A pilot program that nudges employers to pay their superannuation guarantee will soon be rolled out to the wider business population, as the ATO seeks to act on an “unprecedented level of visibility” of super data.
Speaking at the 2019 ASFA National Policy Roadshow, James O’Halloran, ATO deputy commissioner, superannuation and employer obligations, said that with the implementation of Single Touch Payroll (STP) and new reporting changes for APRA-regulated funds, the Tax Office now has greater visibility over the super system than it ever had before.
“We can now see patterns, volumes and contribution flows which, for the most part, confirm what we expect but also allow us to identify potential discrepancies or issues and to follow these up in a timely way,” Mr O’Halloran said.
With that greater access to data, the Tax Office’s immediate focus is to reduce non-payment of super guarantee (SG) by employers through early detection and a proactive “nudge” approach.
“As we gain increased assurance in the data and the conclusions we can draw from it, we’ll use it to move sensibly into proactive ‘nudges’ and warnings to clients; for example, directly notifying or nudging employers we’ve identified as not having paid superannuation guarantee (SG) to their employees per quarter as required,” Mr O’Halloran said.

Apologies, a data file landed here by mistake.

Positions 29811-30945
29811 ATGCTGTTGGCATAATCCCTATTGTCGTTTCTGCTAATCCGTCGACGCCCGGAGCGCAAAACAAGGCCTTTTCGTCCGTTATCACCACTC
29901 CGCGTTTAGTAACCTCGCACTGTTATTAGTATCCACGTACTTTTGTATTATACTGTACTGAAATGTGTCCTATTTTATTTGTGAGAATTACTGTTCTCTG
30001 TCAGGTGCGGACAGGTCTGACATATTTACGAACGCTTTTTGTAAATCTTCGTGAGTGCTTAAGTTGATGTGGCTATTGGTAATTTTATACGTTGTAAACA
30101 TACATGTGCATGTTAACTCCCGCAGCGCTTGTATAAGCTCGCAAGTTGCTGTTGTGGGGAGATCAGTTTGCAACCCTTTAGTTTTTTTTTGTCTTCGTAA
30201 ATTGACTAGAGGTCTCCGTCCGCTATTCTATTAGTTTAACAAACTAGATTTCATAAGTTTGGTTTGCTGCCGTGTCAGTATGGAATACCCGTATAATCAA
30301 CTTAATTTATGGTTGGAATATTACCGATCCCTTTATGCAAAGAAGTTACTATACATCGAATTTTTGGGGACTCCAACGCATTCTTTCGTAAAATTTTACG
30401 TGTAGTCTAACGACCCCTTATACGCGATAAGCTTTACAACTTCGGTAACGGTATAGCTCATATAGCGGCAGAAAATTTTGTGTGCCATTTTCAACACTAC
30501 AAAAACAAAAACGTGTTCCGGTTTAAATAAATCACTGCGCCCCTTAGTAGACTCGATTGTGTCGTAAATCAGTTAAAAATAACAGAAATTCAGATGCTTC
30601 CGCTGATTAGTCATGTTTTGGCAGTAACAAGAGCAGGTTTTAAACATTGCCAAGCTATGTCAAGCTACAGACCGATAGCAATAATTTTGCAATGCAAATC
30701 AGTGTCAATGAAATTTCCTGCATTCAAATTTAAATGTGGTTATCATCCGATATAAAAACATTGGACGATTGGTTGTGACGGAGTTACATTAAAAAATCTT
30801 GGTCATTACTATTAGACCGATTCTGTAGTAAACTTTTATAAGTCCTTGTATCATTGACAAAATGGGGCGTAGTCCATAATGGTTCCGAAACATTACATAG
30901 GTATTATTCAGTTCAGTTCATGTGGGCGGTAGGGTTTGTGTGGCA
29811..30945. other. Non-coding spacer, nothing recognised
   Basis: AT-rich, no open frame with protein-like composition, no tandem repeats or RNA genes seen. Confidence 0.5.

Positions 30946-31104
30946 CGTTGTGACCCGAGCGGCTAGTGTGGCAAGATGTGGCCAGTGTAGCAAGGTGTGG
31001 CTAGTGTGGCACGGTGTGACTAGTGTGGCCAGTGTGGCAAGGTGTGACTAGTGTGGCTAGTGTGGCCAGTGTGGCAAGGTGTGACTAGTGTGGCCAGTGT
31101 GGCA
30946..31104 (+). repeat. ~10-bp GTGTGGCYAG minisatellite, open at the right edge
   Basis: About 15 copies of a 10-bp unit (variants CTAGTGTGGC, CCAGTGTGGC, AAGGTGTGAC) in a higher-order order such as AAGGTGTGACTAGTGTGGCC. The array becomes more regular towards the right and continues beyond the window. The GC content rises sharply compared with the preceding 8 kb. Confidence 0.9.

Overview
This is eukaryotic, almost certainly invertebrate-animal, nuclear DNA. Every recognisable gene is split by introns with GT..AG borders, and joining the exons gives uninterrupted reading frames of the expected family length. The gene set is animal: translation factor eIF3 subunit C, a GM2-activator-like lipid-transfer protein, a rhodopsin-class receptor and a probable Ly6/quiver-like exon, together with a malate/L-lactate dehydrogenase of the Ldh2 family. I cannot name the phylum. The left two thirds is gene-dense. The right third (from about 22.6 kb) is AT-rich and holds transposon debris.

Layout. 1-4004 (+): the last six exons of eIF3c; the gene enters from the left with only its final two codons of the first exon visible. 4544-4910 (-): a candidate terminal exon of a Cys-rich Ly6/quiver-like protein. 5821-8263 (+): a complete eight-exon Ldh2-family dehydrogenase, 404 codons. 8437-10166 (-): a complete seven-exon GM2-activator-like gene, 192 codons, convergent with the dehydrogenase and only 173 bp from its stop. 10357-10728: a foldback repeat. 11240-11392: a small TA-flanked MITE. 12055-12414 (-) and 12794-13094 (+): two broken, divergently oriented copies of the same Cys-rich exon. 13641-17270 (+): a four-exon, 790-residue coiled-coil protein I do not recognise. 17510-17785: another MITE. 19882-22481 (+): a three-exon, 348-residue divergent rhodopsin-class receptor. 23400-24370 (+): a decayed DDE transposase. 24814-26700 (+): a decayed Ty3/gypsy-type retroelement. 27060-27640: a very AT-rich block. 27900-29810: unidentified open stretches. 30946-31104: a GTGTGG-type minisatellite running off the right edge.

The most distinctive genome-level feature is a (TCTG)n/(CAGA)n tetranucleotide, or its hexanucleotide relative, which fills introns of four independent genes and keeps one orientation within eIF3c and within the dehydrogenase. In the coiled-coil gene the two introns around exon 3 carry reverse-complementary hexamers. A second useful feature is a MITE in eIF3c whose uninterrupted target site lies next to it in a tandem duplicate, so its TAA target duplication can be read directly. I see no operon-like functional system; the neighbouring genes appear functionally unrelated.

“In fact, we recently piloted this approach with a small sample of 85 employers who we contacted regarding their late payment of SG. After our contact, some 50 per cent of these employers then lodged and paid the outstanding SG to the ATO for their employees.
“We intend to expand this approach to those employers who haven’t paid SG to their employees within 30 days after the end of the reporting quarter.”
With STP now law for businesses of all sizes, Mr O’Halloran said businesses can now expect the ATO to be able to detect where an employer may not be correctly calculating their employees’ SG, allowing them to intervene and assist before the amount is even due for payment.
“While the immediate benefit to individuals who are being underpaid their super entitlements is apparent, this visibility and our ability to proactively engage with employers who don’t meet their obligations means we can also better ensure a level playing field for business, particularly small business,” he added.
Time for a review?
Despite acknowledging the need for employers to come good on their SG obligations, the industry has expressed concerns over the “strict, unforgiving and severe” SG regime that penalises employers harshly for being just one day late.
Lamenting the lapsing of the proposed SG amnesty, some industry experts have called for the government to consider a review of the SG regime to ensure it is more measured in its penalties approach.